TORONTO — The CFL Scouting Bureau provided another solid reason Tuesday why Tyrell Richards remains the favourite to be the first player taken in next month's draft.
The Syracuse linebacker moved up a spot to third on the Scouting Bureau's final top-20 prospects list behind Alabama receiver John Metchie III and Penn State linebacker Jesse Luketa, respectively. But both Metchie and Luketa are expected to taken in the NFL draft later this month, which would make them future considerations May 3 when Canadian teams make their selections.
The six-foot-three 232-pound Richards performed well at last month's CFL combine with both defensive linemen and his position group. He considered testing with the defensive backs, but declined amid injury concerns.
The nine CFL teams also got to meet with Richards and get a feel for him as a person as part of their overall evaluation. The franchise selecting Richards will not only get a player who'll report immediately, but one that's versatile and could contribute right away on special teams.
The Edmonton Elks currently hold the No. 1 selection.
"It (going first overall) would be an amazing thing to be a part of . . . especially to Edmonton, the Elks with their new name," Richards said during a video conference Tuesday. "But at the same time it doesn't change what I'm going to do once I get drafted . . . how I prepare for things.
"Whether I go first or 60th, to me it really doesn't matter. I just want to be out there playing football."
Richards had a career-high 24 tackles (3.5 for a loss) and two sacks in eight games (three starts) for Syracuse in 2020. He entered the transfer portal afterwards and entertained offers but couldn't make the move because he'd not accumulated enough transferable credits.
Richards ultimately decided to spend 2021 training and coaching at Clarkson Secondary School, his former high school. Richards had 54 tackles (9.5 for a loss) and six sacks in 31 career games at Syracuse.
He posted a 40-yard dash time of 4.60 seconds at the combine while recording a 37-inch vertical jump and 19 reps in the 225-pound bench press. Richards said moving up on the final top-20 list was nice but he wasn't putting much stock in it.
"To be honest, I don't really pay attention to the list all that much," he said. "It's cool to be on there, it's a great honour but at the end of the day I'm just working to be the best player I can be.
"It doesn't matter where I end up on somebody else's list, it's where I am in my own personal training and making sure I'm ready for camp."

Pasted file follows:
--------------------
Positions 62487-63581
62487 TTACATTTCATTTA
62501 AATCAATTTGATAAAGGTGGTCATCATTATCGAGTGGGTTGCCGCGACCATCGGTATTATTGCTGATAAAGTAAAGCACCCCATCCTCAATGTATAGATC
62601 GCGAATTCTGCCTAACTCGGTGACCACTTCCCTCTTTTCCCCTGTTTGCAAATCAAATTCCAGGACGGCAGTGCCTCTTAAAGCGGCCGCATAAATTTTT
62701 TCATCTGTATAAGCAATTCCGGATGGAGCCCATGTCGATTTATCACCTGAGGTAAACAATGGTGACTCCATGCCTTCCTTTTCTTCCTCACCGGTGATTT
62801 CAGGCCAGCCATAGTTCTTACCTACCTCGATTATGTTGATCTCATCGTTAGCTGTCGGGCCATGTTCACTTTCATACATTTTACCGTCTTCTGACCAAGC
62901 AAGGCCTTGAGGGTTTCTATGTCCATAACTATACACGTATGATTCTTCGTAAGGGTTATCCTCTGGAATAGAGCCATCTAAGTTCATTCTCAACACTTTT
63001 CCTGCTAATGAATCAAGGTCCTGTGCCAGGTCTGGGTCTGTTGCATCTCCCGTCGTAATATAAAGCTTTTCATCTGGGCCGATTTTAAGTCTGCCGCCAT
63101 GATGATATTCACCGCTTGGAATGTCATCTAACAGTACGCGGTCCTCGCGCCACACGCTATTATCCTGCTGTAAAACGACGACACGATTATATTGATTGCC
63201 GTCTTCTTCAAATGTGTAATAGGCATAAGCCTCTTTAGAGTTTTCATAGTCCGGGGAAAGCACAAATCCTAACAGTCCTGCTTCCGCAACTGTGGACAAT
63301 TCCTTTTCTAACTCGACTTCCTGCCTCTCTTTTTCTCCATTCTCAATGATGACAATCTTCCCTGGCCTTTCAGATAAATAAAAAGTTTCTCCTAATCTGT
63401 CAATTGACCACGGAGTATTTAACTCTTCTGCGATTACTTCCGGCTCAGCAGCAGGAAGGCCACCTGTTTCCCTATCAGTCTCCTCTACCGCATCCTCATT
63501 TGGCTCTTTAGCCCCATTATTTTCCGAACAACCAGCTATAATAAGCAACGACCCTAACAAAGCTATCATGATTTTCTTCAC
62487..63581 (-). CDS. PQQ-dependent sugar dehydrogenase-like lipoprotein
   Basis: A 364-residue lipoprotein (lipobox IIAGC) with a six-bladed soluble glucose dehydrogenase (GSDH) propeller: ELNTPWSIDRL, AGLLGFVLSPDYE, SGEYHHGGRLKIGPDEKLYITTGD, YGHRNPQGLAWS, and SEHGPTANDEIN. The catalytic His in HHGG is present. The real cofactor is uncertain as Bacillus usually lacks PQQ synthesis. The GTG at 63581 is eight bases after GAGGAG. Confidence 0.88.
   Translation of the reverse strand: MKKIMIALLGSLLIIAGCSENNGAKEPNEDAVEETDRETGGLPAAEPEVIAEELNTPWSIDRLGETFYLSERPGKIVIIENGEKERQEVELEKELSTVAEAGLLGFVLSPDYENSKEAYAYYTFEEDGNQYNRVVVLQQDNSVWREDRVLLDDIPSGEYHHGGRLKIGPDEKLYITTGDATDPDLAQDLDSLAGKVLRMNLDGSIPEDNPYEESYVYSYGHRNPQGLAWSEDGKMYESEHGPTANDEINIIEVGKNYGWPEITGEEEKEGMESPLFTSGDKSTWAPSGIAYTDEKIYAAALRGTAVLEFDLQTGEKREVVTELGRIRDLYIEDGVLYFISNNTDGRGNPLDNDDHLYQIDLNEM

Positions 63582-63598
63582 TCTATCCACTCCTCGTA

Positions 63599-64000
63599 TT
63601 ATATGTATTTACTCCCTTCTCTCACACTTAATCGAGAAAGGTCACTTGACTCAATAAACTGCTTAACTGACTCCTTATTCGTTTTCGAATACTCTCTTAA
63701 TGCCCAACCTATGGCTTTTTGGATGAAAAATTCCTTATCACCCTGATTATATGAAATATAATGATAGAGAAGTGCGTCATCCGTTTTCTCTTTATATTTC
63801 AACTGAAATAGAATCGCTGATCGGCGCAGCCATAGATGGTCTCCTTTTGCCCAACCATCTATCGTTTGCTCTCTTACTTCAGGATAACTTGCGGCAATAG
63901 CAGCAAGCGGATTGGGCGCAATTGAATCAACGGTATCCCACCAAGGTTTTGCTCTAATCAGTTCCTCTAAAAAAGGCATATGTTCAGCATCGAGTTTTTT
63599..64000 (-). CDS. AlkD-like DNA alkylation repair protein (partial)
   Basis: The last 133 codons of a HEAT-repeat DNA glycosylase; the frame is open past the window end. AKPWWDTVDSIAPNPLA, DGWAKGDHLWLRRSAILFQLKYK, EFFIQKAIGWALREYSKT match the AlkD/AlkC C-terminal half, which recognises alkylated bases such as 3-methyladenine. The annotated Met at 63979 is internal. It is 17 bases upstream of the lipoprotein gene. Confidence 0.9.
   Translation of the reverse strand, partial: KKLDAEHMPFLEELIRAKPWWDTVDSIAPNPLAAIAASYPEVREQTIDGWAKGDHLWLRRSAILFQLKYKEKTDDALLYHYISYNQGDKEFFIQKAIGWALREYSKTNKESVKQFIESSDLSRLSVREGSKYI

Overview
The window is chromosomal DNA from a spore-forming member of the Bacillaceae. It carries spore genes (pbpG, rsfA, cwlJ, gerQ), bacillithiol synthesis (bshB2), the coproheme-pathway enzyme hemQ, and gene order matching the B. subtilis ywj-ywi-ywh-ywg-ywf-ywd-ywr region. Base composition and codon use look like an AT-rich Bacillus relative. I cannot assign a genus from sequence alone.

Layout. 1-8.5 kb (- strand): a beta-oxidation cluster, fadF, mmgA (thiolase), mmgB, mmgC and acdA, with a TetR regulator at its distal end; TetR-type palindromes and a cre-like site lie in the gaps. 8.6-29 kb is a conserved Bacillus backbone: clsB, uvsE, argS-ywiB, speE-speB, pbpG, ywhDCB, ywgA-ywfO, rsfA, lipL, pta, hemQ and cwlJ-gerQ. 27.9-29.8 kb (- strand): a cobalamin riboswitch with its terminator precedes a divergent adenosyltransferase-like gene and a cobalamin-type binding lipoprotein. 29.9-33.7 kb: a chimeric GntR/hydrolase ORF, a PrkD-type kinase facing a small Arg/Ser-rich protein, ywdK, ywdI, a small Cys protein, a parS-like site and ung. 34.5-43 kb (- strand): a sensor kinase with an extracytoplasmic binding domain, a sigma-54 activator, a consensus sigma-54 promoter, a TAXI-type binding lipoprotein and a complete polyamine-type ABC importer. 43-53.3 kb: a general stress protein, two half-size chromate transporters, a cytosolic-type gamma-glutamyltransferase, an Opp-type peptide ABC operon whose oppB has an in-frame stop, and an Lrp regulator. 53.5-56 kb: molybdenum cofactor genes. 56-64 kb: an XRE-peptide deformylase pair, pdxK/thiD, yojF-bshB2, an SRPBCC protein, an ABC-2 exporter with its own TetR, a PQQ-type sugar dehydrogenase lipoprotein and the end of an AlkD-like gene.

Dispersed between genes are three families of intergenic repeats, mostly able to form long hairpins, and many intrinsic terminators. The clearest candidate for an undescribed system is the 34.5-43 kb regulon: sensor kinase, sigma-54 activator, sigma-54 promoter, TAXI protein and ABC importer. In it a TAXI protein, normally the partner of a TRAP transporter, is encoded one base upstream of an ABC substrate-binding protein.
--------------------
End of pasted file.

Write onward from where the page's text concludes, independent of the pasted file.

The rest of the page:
Metchie, of Brampton, Ont., wasn't on the bureau's winter list released earlier this year because he still had university eligibility. However, Metchie opted to skip his senior season at Alabama and declare for the NFL draft.
Metchie had a team-high 96 catches last season for 1,142 yards and eight touchdowns before suffering a season-ending knee injury. He finishes his career at Alabama with 155 receptions for 2,081 yards and 14 TDs and in 2020 helped the Tide capture an NCAA title.
On Tuesday, Metchie received the Jon Cornish Trophy as Canada's top NCAA player for a second straight year. He joins B.C. Lions quarterback Nathan Rourke as the only players to win the honour twice.
Also moving up was Waterloo quarterback Tre Ford, who was ranked fourth. The Hec Crighton Trophy winner as Canadian university football's top player was sixth on the winter list.
Twins Jalen and Tyson Philpot, both receivers at the University of Calgary, stood fifth and sixth, respectively. Western defensive lineman Deionte Knight, Coastal Carolina defensive back Enock Makonzo, Waterloo defensive back Tyrell Ford (Tre Ford's twin brother) and Saskatchewan offensive lineman Noah Zerr rounded out the top-10.
Richards comes by his football acumen honestly as his father, Nick, played linebacker for both the Ottawa Rough Riders (1995-96) and B.C. Lions (1997-98).
"I think I do well because I have good genes, I'm athletic and I'm long," Richards said. "Honestly, I don't have a favourite position, I just love playing football.
"I grew up in high school playing corner and safety, got to college and moved to linebacker/defensive end and at the combine I did defensive line and linebacker. Looking back I wish I would've done the defensive back stuff, just to show I could."
Toronto's Daniel Adeboboye, a running back at Bryant University, also cracked the top-20 at No. 12. The five-foot-11, 220-pound Adeboboye wasn't on the winter list but attended the CFL combine.
"I haven't really seen it so I'm not sure where I am on the list but apparently I'm on it and that's a good start," he said. "But I'm just training and focusing on the future and whatever happens, happens."
Adeboboye ran for 509 yards on 117 carries (4.4-yard average) and six TDs in 10 games last fall while adding 29 catches for 242 yards and two touchdowns. He also participated in Bryant's shortened spring season earlier in 2021 — thanks to the COVID-19 pandemic — averaging 111.3 yards per game, the program's first player since '15 to average over 100 yards per game.
But Adeboboye feels he's capable of following in the footsteps of Cornish, Andrew Harris and Jerome Messam as Canadians who were effective CFL running backs.
"I like to run the ball, obviously, but I can catch out of the backfield, I can catch out of the slot," he said. "I can block as well, if it's run-blocking or pass-blocking, I can be in the passing game as much as I am in the run game.
"They (veteran Canadian running backs) paved the way and hopefully I can carry the torch and get that chance to prove Canadians can play running back just as well as Americans, if not better."
This report by The Canadian Press was first published April 19, 2022.
Dan Ralph, The Canadian Press